On November 2, 2021, Professor Anthony Clark (Whitworth University) delivered a paper entitled “The Theatre of Conversion: Catholic Drama and the (Re)presentation of China,” speaking about the Jesuit mission to China during the late-Qing that employed the dramatization of Boxer era Christian martyrs to “canonize China” as an East Asian holy land.
If you are unable to access the video above from YouTube, you can also try watching it from the University of Edinburgh’s Media Hopper service.
The outbreak of the COVID-19 pandemic will, for generations to come, constitute a point of reference for many endeavours, issues and social institutions, including religion. Some of the most public responses to the pandemic have been of a religious nature. The pandemic has also obviously affected our understanding of world Christianity and its contextual expressions and responses, especially in the face of the enigma of evil. Historically speaking, the pandemic has permanently inserted itself into how the Christian life is lived and expressed. It struck at a time on the Christian calendar when Christians worldwide were preparing to celebrate the major landmarks of the faith – Crucifixion, Resurrection, Ascension and Pentecost.
In non-Western contexts in particular, these historical Christian events occasion major celebrations in various church activities with some of them culminating in social gatherings in the holidays associated with the Crucifixion and the Resurrection in particular. In some parts of Europe where traditional church services are no longer the norm, the Monday after Pentecost is a public holiday. Whether these Christian landmarks were to be celebrated in religious services, Masses or as social gatherings, the coronavirus ensured that in-person meetings had to be aborted. In many cases, media technology of various sorts came to the rescue as churches and their leaders looked for innovative ways in which to stay in touch with the faithful.
We have dedicated this and the next issues of Studies in World Christianity to the study of how select Christian churches and communities from different continental contexts responded to the COVID-19 pandemic, particularly regarding church services. Religion is itself a mediated phenomenon, and modern media technology has evolved as a major means of religious practice. In virtually all the studies relating to the church and the coronavirus scourge, media technology had to play a critical role in religious mediation and communion. The spread of COVID-19 led to the cancellation of events, negatively affected economics, disrupted political and social life and, most importantly for our purposes, religious life as well. When such negativities strike in terms of affliction, people search for answers. The Christian religious context, on account of its promises of salvation and deliverance from evil, became one of the main sources of appeal as people sought to make sense out of the pandemic situation.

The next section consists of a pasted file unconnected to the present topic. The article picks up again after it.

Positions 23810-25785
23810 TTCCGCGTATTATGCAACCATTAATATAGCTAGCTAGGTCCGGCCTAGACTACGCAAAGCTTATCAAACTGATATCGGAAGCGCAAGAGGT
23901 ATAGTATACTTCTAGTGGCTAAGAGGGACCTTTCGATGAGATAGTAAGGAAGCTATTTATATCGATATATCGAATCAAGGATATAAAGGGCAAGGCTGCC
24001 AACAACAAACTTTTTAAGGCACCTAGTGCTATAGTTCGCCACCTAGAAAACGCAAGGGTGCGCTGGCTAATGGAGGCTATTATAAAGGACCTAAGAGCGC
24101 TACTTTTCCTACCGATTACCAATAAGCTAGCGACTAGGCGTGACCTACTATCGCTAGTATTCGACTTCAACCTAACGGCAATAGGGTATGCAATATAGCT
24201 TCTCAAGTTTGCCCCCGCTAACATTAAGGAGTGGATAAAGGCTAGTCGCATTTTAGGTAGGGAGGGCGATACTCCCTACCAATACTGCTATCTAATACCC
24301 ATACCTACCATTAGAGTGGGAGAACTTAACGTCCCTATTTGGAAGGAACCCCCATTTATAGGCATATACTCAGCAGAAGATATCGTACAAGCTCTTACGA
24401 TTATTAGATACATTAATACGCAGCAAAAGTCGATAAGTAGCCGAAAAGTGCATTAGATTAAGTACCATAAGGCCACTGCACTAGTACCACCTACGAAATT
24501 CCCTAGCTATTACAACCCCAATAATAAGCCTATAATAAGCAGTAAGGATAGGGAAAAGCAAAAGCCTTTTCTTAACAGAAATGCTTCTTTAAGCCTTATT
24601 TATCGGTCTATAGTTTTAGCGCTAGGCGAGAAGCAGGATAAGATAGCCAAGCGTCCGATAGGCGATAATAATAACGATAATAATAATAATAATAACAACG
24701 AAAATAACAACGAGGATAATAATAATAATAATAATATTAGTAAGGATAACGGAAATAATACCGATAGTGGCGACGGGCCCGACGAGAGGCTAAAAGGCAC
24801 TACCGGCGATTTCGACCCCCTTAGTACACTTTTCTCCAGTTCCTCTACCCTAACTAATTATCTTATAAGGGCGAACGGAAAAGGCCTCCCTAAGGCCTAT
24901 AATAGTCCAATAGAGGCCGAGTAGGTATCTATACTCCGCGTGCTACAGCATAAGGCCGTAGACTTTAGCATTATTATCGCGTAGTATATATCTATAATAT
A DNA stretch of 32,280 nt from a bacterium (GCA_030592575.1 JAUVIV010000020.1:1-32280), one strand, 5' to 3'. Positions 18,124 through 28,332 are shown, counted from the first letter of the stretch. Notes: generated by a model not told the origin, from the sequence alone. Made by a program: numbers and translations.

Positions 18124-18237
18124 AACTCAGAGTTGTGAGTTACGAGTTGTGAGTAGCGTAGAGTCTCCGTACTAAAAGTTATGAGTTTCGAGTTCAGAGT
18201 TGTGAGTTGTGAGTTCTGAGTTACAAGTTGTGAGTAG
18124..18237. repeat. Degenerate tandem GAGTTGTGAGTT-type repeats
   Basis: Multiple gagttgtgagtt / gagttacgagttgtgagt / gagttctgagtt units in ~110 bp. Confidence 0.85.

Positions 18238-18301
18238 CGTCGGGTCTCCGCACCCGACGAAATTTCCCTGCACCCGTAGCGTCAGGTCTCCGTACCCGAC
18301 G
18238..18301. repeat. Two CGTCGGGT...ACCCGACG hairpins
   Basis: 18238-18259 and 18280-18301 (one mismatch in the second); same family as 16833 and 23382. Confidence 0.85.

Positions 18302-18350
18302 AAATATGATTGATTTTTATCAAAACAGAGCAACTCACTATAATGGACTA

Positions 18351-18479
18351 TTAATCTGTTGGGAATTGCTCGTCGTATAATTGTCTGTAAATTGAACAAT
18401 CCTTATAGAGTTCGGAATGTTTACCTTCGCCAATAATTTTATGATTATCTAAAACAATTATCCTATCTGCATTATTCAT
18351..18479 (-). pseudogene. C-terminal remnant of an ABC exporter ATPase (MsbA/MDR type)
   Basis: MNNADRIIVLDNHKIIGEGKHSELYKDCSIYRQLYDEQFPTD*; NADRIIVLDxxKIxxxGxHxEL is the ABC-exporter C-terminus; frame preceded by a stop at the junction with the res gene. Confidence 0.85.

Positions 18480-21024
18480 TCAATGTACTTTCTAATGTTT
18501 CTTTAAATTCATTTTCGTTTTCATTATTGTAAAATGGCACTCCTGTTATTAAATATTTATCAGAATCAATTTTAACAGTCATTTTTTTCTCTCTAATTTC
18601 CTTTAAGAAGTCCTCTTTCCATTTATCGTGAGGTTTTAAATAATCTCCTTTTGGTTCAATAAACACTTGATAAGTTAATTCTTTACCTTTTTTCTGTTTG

Studies in World Christianity has been a pioneer in the academic field for over a quarter of a century. Undoubtedly, the journal reflects the idiosyncrasies of its various editors and its associated Centre for the Study of World Christianity. But more importantly, it has become a historical record of some of the major concerns in this important field. To make this easier to explore, we have recently produced a digital index of the journal.
With this issue, the journal Studies in World Christianity completes twenty-five years of existence. Launched at the beginning of 1995 to be an ‘international forum for a dialogue of equals’ on the study of ‘theology and the science of religion’, this journal has pioneered and defined the interdisciplinary subfield of World Christianity. Today World Christianity has established itself as an important discourse that examines Christianity as a world religion, with scholars from across the globe. It also recognises the limitations of the world religion paradigm and uses the studies of Christianity in diverse localities and Christianity melded into other religious traditions to critique the way in which world religions are often viewed.